The Discipline of Receptive Meditation through Divine Service4 min read

“Let the words of my mouth and the meditation of my heart be acceptable in your sight, O LORD, my rock and my redeemer” (Psalm 19:14 ESV). One minute goes by. Then two minutes. The sounds of fidgeting are heard, and they quickly multiply. Three minutes have now passed; it seems we’re experiencing eternity. It’s very hard for us, isn’t it? During a recent evening service we experienced three minutes of reflection between the confession and the absolution, and a long period of meditation after the reading of God’s Word. I was struck by the fact that three minutes (180 seconds) seemed like a black hole from whence we would never return—forever stuck in a state of awkward silence.


It seemed a simple task—to sit quietly and reflect—meditate—on the Word of Life we had just received. Tick. Tick. Tick. There we sat, uncomfortable in our silence. Hearts and minds that were gathered to receive the good gifts of God were distracted by the stillness. We were meditating on our meditation. How did we get here? How did we get to a point that, within the Divine Service where and when we gathered to receive the gift of Christ, silence became awkward? Could it be that our lives, so filled with constant stimuli, view the absence of stimuli as a threat? Maybe we are so used to being receptive to all the noise and distractions around us that quietness and contemplation have become alien. Quite possibly we remain receptive, but we remain receptive to the wrong things. Our hearts, if you will, are tuned into the wrong stations.

Receiving is Quiet

We are listening creatures. As St. Paul notes, “faith comes through hearing” (Romans 10:17). Each Lord’s Day, God feeds you with His Word—the Word spoken, chanted, and sung. Through the Church and the Office of the Holy Ministry, the Lord also feeds you—literally—Christ. Take! Eat! This is for you! We hear, speak, chant, eat, and sing the Word of Christ—the Word made flesh. The meditation that comes from receiving Christ in the Divine Service happens in many places. Conversations, music, and what we see and feel all can be triggers for meditation, as can be sitting quietly. However, sometimes our life is so filled with “noise” that we can only hear “static.” As a pastor at a liturgical church, I often hear those from other confessions note that our church services are very quiet (sometimes that’s a polite way of saying they are boring). Receiving is quiet. You see, the stillness noted above that we found so disconcerting was a symptom. It was symptom of the disease that the concept and practice of receiving what God gives, and to peacefully reflect on that giving and gift, is alien to us. “I must have to do something to help all this along.” No. Scripture is quite clear. You are dead until God in Christ makes you alive. This happens in the Divine Service where God serves you.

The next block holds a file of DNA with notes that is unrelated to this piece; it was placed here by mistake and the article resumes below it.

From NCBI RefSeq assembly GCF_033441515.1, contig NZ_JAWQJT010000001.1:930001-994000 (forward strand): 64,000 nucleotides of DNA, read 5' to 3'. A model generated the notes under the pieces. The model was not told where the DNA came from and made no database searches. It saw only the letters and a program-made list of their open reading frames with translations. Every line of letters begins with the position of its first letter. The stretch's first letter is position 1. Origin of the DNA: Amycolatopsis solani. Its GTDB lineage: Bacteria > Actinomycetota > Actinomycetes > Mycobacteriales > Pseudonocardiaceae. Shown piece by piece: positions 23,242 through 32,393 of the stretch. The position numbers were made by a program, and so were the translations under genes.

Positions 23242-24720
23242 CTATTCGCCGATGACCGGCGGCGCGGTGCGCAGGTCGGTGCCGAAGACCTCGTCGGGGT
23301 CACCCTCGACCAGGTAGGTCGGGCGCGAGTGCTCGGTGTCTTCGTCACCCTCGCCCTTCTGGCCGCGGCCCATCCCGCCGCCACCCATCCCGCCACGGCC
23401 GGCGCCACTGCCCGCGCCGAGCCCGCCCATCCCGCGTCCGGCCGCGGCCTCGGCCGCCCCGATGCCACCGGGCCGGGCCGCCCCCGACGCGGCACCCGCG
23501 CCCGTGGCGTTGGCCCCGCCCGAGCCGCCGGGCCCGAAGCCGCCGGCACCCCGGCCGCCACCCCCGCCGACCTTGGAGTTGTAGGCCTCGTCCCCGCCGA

A Receptive Heart

Next time you attend the Divine Service, sit. Listen. Receive. Take your hymnal home. Read the words we say week after week. All are drawn from Scripture. See in those words the language of reception. “O Lord open my lips…” The whole service, whether Matins, Vespers, etc., is a grand confession of who we are before God and what He does for us. We say what God says—this is the essence of confession. The receptive heart hears these words. Why would God say this about me? Am I a poor miserable sinner? Am I forgiven for the sake of Christ? Receptive meditation receives the answers from God Himself. As God answers through the preaching office, through the Holy Supper, through Baptism, our hearts begin to hear Him. We stop listening to the noise of the world and our busy lives, and we start hearing the Truth. I am a poor miserable sinner. For the sake of the holy, bitter, innocent suffering and death of our Lord Jesus Christ He has had mercy on me. So with the words of the Divine Service our “self” is cast aside. In these words we are taught to receive as we receive Him in Word and Sacrament. Can you then see how this spills over into our meditation at home, work, or wherever meditation occurs? When troubles happen, our meditation becomes less about what we want and more about what God seeks to do through circumstance. Our hearts receive the bad news, the good news, and the rebukes. Our hearts cry out: “Thy will be done!” Need a receptive heart? Who doesn’t? Be fed by God. Stop listening to the noise of the world that tells you to look and experience God anywhere but in the place He has promised to be. Come to the buffet. Sit and listen. In all this, know that Christ is there. He is rescuing you from the death caused by your sin and making you a new creation. I suspect on that thought alone we could ruminate for far longer than three minutes.

This blog post is the third of several leading up to the 2013 All Pastors’ Conference. The theme, “They Devoted Themselves … ,” is based on Spiritual Disciplines. Dr. John Kleinig will be the keynote presenter and help pastors dive further into the disciplines.

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About the Author

Rev. Leonard A. Astrowski serves as pastor at Grace Evangelical Lutheran Church, Fairgrove, Mich.

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